Islamic schools and branches

Islamic schools and branches have different understandings of Islam. There are many different sects or denominations, schools of Islamic jurisprudence, and schools of Islamic theology, or aqidah (creed). Within Islamic groups themselves there may be differences, such as different orders (tariqa) within Sufism, and within Sunnī Islam different schools of theology (Aṯharī, Ashʿarī, Māturīdī) and jurisprudence (Ḥanafī, Mālikī, Shāfiʿī, Ḥanbalī).[1] Groups in Islam may be quite large (for example, Sunnīs) or relatively small in size (Ibadis, Zaydis, Ismailis). Differences between the groups may not be well known to Muslims outside of scholarly circles or may have induced enough passion to have resulted in political and religious violence (Barelvi, Deobandi, Salafism, Wahhabism). There are informal movements driven by ideas (such as Islamic modernism and Islamism) as well as organized groups with a governing body (Ahmadiyya, Nation of Islam). Some Islamic sects and groups regard certain others as deviant or not truly Muslim (Ahmadiyya, Alawites, Quranists). Some Islamic sects and groups date back to the early history of Islam between the 7th-9th centuries CE (Kharijites, Sunnīs, Shiʿas), whereas others have arisen much more recently (Islamic neo-traditionalism, liberalism and progressivism, Islamic modernism, Salafism and Wahhabism) or even in the 20th century (Nation of Islam). Still others were influential in their time but are not longer in existence (Kharijites, Muʿtazila, Murji'ah).

OverviewEdit

The original schism between Kharijites, Sunnīs, and Shiʿas among Muslims was disputed over the political and religious succession to the guidance of the Muslim community (Ummah) after the death of the Islamic prophet Muhammad.[2] From their essentially political position, the Kharijites developed extreme doctrines that set them apart from both mainstream Sunnī and Shiʿa Muslims.[2] Shiʿas believe Ali ibn Abi Talib is the true successor to Muhammad, while Sunnīs consider Abu Bakr to hold that position. The Kharijites broke away from both the Shiʿas and the Sunnīs during the First Fitna (the first Islamic Civil War);[2] they were particularly noted for adopting a radical approach to takfīr (excommunication), whereby they declared both Sunnī and Shiʿa Muslims to be either infidels (kuffār) or false Muslims (munāfiḳūn), and therefore deemed them worthy of death for their perceived apostasy (ridda).[2]

In addition, there are several differences within Sunnī and Shiʿa Islam: Sunnī Islam is separated into four main schools of jurisprudence, namely Hanafi, Maliki, Shafi'i, Hanbali; these schools are named after Abu Hanifa, Malik ibn Anas, al-Shafi'i, and Ahmad ibn Hanbal, respectively.[1] Shiʿa Islam, on the other hand, is separated into three major sects: Twelvers, Ismailis, and Zaydis. The vast majority of Shiʿas are Twelvers (a 2012 estimate puts the figure as 85% of Shiʿas being Twelvers),[3] to the extent that the term "Shiʿa" frequently refers to Twelvers by default. All mainstream Twelver Shiʿa Muslims follow the same school of thought, the Jafari school of thought (named after Jafar as-Sadiq, the sixth Shiʿite Imam).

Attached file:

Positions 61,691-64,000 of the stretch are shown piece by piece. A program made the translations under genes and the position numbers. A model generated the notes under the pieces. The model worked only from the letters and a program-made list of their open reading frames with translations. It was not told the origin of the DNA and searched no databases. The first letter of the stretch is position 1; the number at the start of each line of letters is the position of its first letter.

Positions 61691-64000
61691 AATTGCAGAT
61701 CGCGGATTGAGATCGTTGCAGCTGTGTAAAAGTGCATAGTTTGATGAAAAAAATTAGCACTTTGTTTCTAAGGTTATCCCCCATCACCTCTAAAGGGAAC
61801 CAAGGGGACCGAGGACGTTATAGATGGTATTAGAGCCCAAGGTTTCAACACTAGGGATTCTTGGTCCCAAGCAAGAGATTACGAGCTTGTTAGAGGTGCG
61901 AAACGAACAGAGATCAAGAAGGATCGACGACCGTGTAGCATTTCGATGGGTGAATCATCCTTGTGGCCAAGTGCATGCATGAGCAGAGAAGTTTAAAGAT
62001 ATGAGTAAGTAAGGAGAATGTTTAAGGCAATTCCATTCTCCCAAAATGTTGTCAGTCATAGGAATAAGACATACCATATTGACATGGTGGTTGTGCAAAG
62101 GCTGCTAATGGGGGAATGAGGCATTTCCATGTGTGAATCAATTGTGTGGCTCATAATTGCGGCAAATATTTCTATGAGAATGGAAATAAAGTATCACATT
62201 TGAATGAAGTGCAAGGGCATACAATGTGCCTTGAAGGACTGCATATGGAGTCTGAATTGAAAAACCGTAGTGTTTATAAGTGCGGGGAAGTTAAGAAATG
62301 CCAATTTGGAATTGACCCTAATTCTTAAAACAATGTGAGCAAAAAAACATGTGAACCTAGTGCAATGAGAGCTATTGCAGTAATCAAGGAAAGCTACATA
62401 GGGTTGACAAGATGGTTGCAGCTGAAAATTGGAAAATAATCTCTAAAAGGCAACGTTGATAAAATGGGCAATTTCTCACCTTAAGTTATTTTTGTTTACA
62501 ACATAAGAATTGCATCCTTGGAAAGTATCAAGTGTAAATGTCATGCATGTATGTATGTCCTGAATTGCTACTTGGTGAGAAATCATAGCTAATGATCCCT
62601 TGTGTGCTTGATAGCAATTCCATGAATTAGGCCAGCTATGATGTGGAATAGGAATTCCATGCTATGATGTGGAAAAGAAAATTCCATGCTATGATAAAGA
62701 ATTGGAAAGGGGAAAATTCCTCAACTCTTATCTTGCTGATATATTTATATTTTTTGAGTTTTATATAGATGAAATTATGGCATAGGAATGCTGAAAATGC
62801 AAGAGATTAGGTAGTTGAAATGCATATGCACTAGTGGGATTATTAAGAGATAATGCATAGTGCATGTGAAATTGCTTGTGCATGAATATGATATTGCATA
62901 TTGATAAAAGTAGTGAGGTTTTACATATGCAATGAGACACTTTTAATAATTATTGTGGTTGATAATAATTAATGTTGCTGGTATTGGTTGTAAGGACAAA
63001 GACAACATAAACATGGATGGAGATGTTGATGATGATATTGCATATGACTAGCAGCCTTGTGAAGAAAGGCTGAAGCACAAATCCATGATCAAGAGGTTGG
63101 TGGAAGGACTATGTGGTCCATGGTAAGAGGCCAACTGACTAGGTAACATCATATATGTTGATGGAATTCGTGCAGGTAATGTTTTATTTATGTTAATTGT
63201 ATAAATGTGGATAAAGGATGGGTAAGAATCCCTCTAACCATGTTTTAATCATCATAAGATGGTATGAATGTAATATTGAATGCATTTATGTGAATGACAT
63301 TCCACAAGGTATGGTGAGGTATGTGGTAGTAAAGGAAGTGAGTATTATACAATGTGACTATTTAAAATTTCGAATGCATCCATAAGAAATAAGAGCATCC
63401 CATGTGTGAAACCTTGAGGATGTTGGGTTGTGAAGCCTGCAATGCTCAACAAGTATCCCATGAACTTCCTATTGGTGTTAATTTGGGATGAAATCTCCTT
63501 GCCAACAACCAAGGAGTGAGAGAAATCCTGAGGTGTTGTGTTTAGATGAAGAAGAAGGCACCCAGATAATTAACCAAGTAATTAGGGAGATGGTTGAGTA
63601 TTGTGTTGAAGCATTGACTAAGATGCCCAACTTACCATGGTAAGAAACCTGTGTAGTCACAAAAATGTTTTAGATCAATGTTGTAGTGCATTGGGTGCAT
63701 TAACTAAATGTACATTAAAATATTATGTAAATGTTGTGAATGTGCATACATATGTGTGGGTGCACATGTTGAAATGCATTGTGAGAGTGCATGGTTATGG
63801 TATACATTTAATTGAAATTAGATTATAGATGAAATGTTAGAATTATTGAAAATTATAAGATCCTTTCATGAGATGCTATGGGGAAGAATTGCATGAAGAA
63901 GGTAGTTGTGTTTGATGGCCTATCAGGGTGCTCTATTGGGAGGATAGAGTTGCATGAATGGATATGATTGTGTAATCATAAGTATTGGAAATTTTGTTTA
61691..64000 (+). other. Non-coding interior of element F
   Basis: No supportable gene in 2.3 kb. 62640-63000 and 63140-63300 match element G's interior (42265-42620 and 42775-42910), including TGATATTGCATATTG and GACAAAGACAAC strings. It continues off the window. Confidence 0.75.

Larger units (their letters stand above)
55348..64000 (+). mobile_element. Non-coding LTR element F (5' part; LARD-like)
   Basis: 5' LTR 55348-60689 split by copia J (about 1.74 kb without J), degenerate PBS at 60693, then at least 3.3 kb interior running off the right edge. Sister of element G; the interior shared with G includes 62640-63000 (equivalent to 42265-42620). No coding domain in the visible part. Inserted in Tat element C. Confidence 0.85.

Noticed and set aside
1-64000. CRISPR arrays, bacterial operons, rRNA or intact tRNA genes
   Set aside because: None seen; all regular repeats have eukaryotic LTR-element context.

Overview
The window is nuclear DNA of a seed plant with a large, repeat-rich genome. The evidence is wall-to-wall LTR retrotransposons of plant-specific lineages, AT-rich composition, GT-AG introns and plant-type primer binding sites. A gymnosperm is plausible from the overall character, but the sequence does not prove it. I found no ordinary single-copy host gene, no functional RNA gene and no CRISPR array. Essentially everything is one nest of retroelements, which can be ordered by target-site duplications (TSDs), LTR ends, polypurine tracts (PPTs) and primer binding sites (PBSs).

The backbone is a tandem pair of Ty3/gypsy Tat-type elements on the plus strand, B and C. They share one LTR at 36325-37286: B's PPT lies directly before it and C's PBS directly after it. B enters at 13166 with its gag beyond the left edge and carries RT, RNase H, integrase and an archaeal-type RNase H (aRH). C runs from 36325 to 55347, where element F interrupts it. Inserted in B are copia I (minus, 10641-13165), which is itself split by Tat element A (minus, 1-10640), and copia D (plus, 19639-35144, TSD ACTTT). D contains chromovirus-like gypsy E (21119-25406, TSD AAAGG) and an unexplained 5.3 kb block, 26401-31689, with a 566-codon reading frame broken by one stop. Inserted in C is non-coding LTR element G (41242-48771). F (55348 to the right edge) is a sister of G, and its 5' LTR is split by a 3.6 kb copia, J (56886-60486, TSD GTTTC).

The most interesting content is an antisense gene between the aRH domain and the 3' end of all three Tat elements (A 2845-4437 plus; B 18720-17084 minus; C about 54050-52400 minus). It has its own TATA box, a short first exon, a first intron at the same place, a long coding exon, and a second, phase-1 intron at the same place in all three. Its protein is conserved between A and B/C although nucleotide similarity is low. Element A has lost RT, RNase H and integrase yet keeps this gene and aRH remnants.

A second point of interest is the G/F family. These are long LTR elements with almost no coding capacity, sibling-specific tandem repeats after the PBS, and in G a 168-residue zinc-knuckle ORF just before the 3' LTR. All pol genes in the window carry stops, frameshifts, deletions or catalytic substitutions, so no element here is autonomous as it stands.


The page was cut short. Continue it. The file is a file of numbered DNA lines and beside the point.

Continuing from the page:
Zaydis, also known as Fivers, follow the Zayidi school of thought (named after Zayd ibn Ali). Isma'ilism is another offshoot of Shiʿa Islam that later split into Nizari Ismaili and Musta’li Ismaili, and then Mustaali was divided into Hafizi and Taiyabi Ismailis.[4] Tayyibi Ismailis, also known as "Bohras", are split between Daudi Bohras, Sulaymani Bohras, and Alavi Bohras.[5]

Similarly, Kharijites were initially divided into five major branches: Sufris, Azariqa, Najdat, Adjarites, and Ibadis. Of these, Ibadis are the only surviving branch of Kharijites.

In addition to the aforementioned groups, new schools of thought and movements like Ahmadi Muslims, Quranist Muslims, and African-American Muslims later emerged independently.

Sectarian divisionsEdit

Sunnī IslamEdit

Sunnī Islam, also known as Ahl as-Sunnah wa'l-Jamā'h or simply Ahl as-Sunnah, is by far the largest denomination of Islam, comprising around 90% of the Muslim population in the world. The word Sunnī comes from the word sunnah, which means the teachings and actions or examples of the Sahaba and the Islamic prophet Muhammad.

The Sunnīs believe that Muhammad did not specifically appoint a successor to lead the Muslim community (Ummah) before his death, however they approve of the private election of the first companion, Abu Bakr.[6][7] Sunnī Muslims regard the first four caliphs (Abu Bakr, Umar ibn al-Khattab, Uthman ibn Affan and Ali ibn Abi Talib) as "al-Khulafā'ur-Rāshidūn" or "The Rightly Guided Caliphs." Sunnīs also believe that the position of caliph may be attained democratically, on gaining a majority of the votes, but after the Rashidun, the position turned into a hereditary dynastic rule because of the divisions started by the Umayyads and others. After the fall of the Ottoman Empire in 1923, there has never been another caliph as widely recognized in the Muslim world.